Recognizing the increasing consumer demand for non-GMO foods, retailers and food manufacturers/processors have increased their efforts to deliver credible, certified food options. Whole Foods Market recently announced that, by 2018, all products in its U.S. and Canadian stores must be labeled to indicate if they contain genetically modified organisms (GMOs).
“We’re responding to our customers who have consistently asked us for GMO labeling, and we are doing so by focusing on where we have control: in our own stores,” said Walter Robb, co-CEO of Whole Foods Market. “We are working together with our supplier partners to grow our non-GMO supply chain to ensure we can continue to provide these choices in the future. NSF International is providing an important service to help meet the demand for Non-GMO Project verification.”
“As a broad-based food safety and quality assurance provider, and given the increased consumer and retailer demand for non-GMO verified foods, it made sense for NSF International to add this program to its growing portfolio of food safety and quality service offerings,” said Tom Chestnut, vice president of NSF International’s Global Food Division. “NSF International has a network of hundreds of expert auditors worldwide in addition to nearly 70 years of food certification and auditing expertise.”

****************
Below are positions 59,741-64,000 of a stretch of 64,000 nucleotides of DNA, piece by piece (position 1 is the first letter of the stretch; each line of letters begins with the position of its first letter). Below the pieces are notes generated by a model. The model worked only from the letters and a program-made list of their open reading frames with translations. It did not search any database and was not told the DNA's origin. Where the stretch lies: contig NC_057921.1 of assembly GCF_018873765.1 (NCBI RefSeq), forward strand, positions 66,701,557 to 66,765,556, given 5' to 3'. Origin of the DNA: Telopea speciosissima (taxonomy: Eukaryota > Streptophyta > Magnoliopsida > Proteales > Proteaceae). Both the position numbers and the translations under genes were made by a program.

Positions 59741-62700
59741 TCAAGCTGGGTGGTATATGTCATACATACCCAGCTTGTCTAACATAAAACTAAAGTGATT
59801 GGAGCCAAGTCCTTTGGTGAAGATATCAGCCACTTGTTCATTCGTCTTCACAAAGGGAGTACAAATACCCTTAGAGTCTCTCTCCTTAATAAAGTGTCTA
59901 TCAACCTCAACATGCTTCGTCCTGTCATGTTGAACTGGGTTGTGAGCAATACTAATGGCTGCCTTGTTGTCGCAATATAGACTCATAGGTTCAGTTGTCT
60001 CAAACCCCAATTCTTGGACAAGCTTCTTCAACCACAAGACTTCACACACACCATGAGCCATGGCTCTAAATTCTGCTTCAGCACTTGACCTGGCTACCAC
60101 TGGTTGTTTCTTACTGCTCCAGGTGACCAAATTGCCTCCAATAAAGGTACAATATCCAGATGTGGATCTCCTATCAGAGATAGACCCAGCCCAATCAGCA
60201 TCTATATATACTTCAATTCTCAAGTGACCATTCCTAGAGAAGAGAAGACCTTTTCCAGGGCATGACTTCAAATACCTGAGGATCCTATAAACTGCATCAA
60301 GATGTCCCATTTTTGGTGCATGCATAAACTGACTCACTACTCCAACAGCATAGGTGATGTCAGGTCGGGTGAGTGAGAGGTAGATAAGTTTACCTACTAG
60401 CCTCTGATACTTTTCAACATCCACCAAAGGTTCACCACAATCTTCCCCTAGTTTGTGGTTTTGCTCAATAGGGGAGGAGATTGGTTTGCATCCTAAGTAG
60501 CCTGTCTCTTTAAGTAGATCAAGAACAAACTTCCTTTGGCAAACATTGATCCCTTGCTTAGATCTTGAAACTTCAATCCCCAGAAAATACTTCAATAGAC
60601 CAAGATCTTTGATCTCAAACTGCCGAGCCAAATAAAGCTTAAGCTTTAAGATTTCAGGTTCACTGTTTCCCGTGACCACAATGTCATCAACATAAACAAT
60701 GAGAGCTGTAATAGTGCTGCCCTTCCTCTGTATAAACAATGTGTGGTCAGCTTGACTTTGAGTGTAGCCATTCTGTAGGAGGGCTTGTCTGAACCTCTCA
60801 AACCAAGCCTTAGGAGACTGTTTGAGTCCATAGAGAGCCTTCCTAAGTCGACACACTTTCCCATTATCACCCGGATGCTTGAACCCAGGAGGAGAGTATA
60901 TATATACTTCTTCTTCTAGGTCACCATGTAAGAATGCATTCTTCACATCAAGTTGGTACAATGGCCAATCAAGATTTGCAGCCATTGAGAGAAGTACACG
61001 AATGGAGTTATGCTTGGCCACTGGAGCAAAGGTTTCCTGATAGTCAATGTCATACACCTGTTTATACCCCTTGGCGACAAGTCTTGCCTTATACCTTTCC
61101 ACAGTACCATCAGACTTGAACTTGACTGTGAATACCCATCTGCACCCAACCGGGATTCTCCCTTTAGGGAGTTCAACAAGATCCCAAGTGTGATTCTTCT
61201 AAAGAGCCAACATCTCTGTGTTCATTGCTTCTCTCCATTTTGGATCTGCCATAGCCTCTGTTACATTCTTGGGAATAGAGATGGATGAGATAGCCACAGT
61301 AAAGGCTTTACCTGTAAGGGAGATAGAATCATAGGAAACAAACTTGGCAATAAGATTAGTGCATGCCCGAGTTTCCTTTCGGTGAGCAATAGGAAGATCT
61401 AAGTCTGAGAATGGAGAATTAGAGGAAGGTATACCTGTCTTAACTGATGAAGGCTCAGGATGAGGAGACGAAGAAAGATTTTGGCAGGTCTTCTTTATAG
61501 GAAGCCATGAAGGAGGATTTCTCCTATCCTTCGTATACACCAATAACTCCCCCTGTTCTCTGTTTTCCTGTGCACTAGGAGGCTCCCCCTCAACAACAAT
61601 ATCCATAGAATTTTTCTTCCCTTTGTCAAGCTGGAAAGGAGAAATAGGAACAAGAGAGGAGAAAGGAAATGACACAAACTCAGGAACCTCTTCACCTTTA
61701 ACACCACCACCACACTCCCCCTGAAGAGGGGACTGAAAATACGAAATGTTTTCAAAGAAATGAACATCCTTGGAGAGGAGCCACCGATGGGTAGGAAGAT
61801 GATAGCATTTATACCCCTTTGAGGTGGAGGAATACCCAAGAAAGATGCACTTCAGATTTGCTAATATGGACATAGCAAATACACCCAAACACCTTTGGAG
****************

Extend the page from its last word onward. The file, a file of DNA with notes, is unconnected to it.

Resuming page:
What does “Non-GMO Project Verified” mean? Verified Non-GMO Project products have gone through a rigorous process to ensure they meet consensus-based standards. The Non-GMO Project verification process requires:
- Ongoing testing of all major at-risk ingredients—any ingredient being grown commercially in GMO form must be tested prior to use in a verified product.
- An action threshold of 0.9 percent. This is in alignment with laws in the European Union, where any product containing more than 0.9 percent GMOs must be labeled. Absence of all GMOs is the target for all Non-GMO Project Standard compliant products. Continuous improvement practices toward achieving this goal must be part of the participant’s quality management systems.
- After at-risk testing is complete, companies are required to implement rigorous traceability and segregation practices to ensure ingredient integrity through to the finished product.
- For low-risk ingredients, a thorough review of ingredient specification sheets is conducted to determine absence of GMO risk.
- Verification is maintained through an annual audit, along with on-site inspections for high-risk products.
Dietary supplements, pharmaceuticals, cosmetics and other personal care products can earn Non-GMO Project verification. A complete listing of verified Non-GMO Project products is available on the Non-GMO Project website.
For more information on Non-GMO Project verification or other NSF International services, contact Nova Sayers, 510-421-2805, firstname.lastname@example.org or visit NSF’s website.